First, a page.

However for our example, this would not work. If all the members need to meet in order to update the list every time a change in ownership of money (or transaction) happened, it would be a good example of inefficiency and the society would be dysfunctional soon.
Blockchain to the Rescue – Ownership, agreements and smart contracts
That’s where blockchains come in.
To spare all the jargon, consider blockchain to be based on magic.
A typical public blockchain can do the following:
- Agreement is maintained on a set of documents
- Anyone can participate in maintaining the agreement
- Changes allowed in the agreement are governed by rules
- Valid changes are automatically updated with all the documents with others
This system ensures that all participants have the same copy. There is no central authority. In a way this is a decentralized and tamper proof system. Theoretically.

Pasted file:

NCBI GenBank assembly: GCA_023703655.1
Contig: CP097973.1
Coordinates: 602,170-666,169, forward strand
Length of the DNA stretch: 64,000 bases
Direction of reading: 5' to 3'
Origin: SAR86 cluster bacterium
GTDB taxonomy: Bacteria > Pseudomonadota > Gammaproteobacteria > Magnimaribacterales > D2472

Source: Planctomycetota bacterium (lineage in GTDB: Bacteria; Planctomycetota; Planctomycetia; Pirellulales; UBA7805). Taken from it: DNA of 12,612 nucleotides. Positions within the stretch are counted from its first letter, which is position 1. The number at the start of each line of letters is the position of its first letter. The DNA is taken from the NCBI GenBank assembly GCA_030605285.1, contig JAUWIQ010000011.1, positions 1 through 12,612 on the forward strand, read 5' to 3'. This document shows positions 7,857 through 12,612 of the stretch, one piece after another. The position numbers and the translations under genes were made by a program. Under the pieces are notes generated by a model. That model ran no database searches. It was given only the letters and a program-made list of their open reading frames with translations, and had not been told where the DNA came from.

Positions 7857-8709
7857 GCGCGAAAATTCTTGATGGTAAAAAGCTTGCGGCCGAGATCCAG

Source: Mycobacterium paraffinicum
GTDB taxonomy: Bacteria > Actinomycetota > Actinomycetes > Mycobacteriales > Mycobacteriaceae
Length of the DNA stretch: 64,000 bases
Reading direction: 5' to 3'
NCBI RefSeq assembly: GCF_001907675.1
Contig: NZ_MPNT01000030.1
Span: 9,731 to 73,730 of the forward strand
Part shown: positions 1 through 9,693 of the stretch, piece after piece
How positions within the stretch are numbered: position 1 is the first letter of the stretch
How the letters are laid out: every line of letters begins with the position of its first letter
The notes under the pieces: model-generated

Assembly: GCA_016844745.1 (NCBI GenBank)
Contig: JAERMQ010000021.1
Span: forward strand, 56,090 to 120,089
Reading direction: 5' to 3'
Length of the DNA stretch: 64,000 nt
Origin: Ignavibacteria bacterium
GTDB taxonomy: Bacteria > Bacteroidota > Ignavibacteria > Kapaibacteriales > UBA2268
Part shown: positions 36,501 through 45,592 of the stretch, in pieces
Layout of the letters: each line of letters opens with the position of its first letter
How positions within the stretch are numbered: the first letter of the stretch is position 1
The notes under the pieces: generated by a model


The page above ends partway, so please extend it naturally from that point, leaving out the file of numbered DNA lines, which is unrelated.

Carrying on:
Every blockchain system needs to have its own form of currency. This currency is used to pay the participants who work hard to ensure that the agreement is never broken and the system remains up, functional and secure.
Bitcoin is a currency. You can’t just have bitcoins. You have to buy them – using forms of currency that are considered legal in the society. This can be Rupee (in India) or dollars (in USA) or the pound (in UK), and so on.
Whenever you send a bitcoin, it does not get physically transferred to the other account. Instead, the ownership gets changed. Or in a more specific way, the distributed agreement about the ownership of the bitcoin is updated.